The Consultation Paper recommends that a DTF not be forced to adopt any particular model for executing OTC derivatives transactions, but rather have the flexibility to select from a variety of execution models. Among the various possibilities, the Consultation Paper highlights that a DTF may use: (i) an order book system, where participants have the ability to enter multiple bids and offers, observe bids and offers entered by other market participants and choose to transact on such bids and offers; (ii) a request for quote (“RFQ”) system, where participants can request a bid or offer from one or more market makers and choose to transact with a responding market maker; (iii) a request for stream system, where participants can “click-to-trade” on a firm quote that has been provided by a market maker for a predefined period of time; or (iv) a hybrid system, which blends the functionality of one or more of the foregoing execution models.
Organizational and Governance Requirements
Under the Consultation Paper’s proposed regulatory framework, a DTF would be required to obtain authorization from the local securities regulator in each jurisdiction in which it intends to operate. In connection with this authorization, a DTF would need to satisfy a number of basic organizational and governance requirements comparable to those imposed on stock exchanges, relating to such areas as financial resources, systems, personnel, rules, monitoring, record-keeping and conflicts of interest. In addition, the Consultation Paper recommends that further organizational and governance requirements be imposed on a DTF that exercises discretion in the execution of OTC derivatives transactions, such as determining when to place an order for a participant, which participants to contact with client RFQs and which orders or RFQs to match with other orders or quotes. For a DTF that exercises discretion, the Consultation Paper recommends that the DTF be required to behave in a manner similar to a derivatives dealer and be subject to a duty to act fairly, honestly and in good faith, proficiency requirements for individual representatives and suitability requirements.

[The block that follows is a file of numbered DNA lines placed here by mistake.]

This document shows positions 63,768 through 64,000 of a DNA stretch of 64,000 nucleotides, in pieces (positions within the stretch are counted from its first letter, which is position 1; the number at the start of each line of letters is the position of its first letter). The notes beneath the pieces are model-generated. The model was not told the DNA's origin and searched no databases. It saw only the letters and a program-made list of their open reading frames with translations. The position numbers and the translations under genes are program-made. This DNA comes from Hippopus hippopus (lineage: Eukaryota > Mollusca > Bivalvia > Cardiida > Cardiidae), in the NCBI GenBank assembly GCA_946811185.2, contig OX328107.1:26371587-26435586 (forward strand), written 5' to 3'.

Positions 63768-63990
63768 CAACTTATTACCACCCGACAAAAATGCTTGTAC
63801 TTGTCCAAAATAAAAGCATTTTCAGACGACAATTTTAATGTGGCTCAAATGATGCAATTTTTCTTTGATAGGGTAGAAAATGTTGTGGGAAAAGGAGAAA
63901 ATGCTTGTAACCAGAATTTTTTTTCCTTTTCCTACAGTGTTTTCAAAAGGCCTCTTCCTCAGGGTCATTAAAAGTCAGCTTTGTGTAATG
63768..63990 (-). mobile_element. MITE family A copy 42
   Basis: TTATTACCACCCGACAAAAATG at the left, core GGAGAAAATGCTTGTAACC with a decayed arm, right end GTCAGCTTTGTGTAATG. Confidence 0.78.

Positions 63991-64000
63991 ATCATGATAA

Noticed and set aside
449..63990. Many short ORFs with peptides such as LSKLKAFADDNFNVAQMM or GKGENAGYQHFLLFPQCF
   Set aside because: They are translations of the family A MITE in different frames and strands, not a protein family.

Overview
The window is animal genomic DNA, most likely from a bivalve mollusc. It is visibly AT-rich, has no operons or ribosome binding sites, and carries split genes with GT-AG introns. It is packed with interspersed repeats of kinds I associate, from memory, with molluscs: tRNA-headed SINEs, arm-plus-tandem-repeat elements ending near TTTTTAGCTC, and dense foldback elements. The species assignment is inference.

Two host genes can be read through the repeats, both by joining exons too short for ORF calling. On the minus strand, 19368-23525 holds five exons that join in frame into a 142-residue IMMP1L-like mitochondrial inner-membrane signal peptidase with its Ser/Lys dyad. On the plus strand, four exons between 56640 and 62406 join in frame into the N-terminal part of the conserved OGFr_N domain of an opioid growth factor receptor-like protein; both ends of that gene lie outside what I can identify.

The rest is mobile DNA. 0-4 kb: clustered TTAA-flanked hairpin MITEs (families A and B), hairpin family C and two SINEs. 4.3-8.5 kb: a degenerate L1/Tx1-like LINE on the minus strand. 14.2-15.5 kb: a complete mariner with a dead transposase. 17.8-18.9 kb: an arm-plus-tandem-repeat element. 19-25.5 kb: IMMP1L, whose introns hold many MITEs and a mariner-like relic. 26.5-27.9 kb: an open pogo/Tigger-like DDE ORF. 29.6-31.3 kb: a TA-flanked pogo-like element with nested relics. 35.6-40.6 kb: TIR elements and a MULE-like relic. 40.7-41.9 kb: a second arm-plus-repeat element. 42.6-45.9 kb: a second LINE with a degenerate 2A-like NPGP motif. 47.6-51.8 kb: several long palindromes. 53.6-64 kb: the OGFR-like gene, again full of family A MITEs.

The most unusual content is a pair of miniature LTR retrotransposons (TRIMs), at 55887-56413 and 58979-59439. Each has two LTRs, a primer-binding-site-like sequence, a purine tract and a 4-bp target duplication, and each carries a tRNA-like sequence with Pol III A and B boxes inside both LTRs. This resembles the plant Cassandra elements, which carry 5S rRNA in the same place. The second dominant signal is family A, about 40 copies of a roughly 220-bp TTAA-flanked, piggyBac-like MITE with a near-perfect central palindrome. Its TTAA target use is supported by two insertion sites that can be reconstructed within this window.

Pre- and Post-Trade Transparency
Pre-trade transparency refers to the ability of participants to observe orders and quotations prior to entering transactions. The Consultation Paper does not generally impose any pre-trade transparency requirements in connection with the execution of OTC derivatives transactions, but rather recognizes that requiring a DTF to publish pre-trade information for OTC derivatives that are not sufficiently standardized and liquid could have adverse and unintended consequences. The Consultation Paper also recognizes that different levels of pre-trade disclosure will be inherent in the different types of permitted execution models. For OTC derivatives that are mandated to trade on a DTF, however, the Consultation Paper states that a DTF would be required to provide pre-trade disclosure of current bid and offer prices and market depths to all users of its facilities.